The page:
IN HIS 21 seasons as Virginia Tech's coach, Frank Beamer had witnessed a scene like this so many times. Tight game, fourth down, snap to the punter. Defenders hurtle through the line's gaps. One of them gets a paw on the punt, scoops it up and streaks the other way. Game-changing result.
This is an article from the Sept. 8, 2008 issue
Last Saturday at Bank of America Stadium in Charlotte, though, the punt blocker wasn't wearing Virginia Tech's maroon and the ball-hawking special teams for which Beamer has become famous didn't belong to the Hokies. Instead it was East Carolina reserve wideout T.J. Lee who returned the punt he had blocked with 1:52 left to give his team a 27--22 win over the No. 17 Hokies. Coach Skip Holtz's Pirates had just Beamerballed Beamer.
The roots of that block reach back to East Carolina's preseason camp, at which Holtz had every skill-position player audition for the punt-return team. "We wanted to be more aggressive, and we found the guys who were going to go get it," says Holtz. On Saturday, Lee did just that, and the Pirates had their second straight win against a ranked team. (They beat No. 22 Boise State 41--38 in the Hawaii Bowl last December.)
Against the Hokies, East Carolina had stormed back from a 14--0 deficit, the same score by which Bowling Green trailed early in its upset of No. 25 Pittsburgh. The Panthers, led by running back LeSean McCoy, had a 142--6 edge in total yards in the first quarter, but Falcons coach Gregg Brandon didn't panic. He simply implored his defenders, who he says were missing tackles because they were "a little geeked," to take a few deep breaths and execute the game plan—"to crowd the line, to put as many guys in the gaps as we could and to make [McCoy] run sideways," Brandon says. He also reminded his players to work on stripping the ball, a skill the Falcons practice three times a week in five-minute "turnover-and-ball-security" drills.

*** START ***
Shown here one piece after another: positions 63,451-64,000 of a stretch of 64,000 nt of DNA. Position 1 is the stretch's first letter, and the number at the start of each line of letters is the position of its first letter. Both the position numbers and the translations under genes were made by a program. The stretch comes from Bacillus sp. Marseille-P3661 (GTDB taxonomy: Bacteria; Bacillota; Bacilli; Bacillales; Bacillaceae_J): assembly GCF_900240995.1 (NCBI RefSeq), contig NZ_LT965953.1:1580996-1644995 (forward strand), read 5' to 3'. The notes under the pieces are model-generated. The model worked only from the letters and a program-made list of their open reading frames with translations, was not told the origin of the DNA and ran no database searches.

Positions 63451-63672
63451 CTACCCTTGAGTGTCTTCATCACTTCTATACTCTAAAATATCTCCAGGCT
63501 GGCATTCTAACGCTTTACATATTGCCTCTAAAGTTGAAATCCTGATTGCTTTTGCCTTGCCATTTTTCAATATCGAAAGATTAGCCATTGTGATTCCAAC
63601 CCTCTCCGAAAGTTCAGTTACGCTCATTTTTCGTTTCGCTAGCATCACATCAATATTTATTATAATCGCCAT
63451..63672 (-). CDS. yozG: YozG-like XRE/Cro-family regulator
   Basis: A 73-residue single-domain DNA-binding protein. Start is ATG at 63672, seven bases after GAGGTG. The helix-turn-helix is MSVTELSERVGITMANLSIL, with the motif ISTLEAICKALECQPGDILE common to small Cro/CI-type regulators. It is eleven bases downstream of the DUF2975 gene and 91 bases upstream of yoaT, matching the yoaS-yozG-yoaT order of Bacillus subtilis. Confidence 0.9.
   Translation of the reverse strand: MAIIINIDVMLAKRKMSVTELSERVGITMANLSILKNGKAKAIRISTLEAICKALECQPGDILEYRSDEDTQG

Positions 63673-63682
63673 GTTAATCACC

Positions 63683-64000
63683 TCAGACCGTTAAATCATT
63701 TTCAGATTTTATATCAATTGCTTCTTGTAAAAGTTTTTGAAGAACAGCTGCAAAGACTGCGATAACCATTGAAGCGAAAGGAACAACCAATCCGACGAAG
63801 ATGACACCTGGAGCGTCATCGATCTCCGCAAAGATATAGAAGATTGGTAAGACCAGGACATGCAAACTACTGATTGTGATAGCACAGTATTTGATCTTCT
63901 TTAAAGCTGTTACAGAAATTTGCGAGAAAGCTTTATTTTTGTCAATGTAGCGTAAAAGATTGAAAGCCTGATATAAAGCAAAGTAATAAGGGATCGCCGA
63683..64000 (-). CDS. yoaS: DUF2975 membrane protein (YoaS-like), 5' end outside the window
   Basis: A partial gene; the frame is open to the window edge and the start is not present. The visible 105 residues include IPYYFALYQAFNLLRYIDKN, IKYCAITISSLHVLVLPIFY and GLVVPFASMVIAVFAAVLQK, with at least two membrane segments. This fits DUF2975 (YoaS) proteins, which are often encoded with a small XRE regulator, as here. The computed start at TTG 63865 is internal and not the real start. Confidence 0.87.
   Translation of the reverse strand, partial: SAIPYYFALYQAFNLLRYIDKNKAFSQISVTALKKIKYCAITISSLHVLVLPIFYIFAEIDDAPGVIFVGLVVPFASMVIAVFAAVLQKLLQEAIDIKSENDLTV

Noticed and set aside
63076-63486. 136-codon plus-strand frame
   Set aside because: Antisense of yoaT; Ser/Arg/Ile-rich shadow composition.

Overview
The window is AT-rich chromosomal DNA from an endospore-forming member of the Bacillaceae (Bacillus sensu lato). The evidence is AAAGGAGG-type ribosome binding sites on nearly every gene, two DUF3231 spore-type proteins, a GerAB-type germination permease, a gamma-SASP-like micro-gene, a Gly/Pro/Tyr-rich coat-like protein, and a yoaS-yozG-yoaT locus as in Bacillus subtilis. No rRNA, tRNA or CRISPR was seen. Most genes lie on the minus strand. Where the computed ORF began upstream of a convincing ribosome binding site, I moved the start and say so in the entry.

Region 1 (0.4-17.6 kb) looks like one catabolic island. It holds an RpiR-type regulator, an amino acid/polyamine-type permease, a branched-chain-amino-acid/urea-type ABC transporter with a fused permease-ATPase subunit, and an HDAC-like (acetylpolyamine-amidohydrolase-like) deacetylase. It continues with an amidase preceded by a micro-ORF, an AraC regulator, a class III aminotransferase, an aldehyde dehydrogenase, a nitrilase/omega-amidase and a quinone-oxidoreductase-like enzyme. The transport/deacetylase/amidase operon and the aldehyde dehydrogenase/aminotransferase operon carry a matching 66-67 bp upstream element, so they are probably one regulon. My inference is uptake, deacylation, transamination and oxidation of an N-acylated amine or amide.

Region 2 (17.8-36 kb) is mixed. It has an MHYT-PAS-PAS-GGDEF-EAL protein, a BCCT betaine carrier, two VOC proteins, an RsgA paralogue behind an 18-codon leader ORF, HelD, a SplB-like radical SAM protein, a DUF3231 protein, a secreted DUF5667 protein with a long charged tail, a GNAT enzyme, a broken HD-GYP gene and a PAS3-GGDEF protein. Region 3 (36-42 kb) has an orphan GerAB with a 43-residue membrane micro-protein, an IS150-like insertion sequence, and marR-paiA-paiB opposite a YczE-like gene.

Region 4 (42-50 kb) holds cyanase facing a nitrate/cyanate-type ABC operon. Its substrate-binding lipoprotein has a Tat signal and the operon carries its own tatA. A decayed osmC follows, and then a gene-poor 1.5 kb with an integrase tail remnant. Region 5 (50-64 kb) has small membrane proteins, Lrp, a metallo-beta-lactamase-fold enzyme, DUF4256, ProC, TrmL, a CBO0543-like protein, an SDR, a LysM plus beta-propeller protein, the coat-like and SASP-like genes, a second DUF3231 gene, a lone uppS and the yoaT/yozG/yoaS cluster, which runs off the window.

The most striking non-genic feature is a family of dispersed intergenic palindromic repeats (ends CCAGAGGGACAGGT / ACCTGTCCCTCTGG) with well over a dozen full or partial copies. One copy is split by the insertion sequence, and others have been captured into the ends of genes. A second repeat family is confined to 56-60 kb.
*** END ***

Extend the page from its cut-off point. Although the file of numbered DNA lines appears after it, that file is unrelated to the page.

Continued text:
The result was that Pittsburgh scored three more points and turned the ball over four times (three on fumbles). Bowling Green came away with a 27--17 victory, its second consecutive opening win over a BCS conference team. (The Falcons won at Minnesota last year.) "You hear so much about how you're going to get your butt kicked—it's all fuel," says Brandon. "Our guys really get fired up to play the big boys." Perhaps the lesson for BCS conference teams, and in particular for Virginia Tech and Pittsburgh, is that they should get a little more fired up to play the little guys.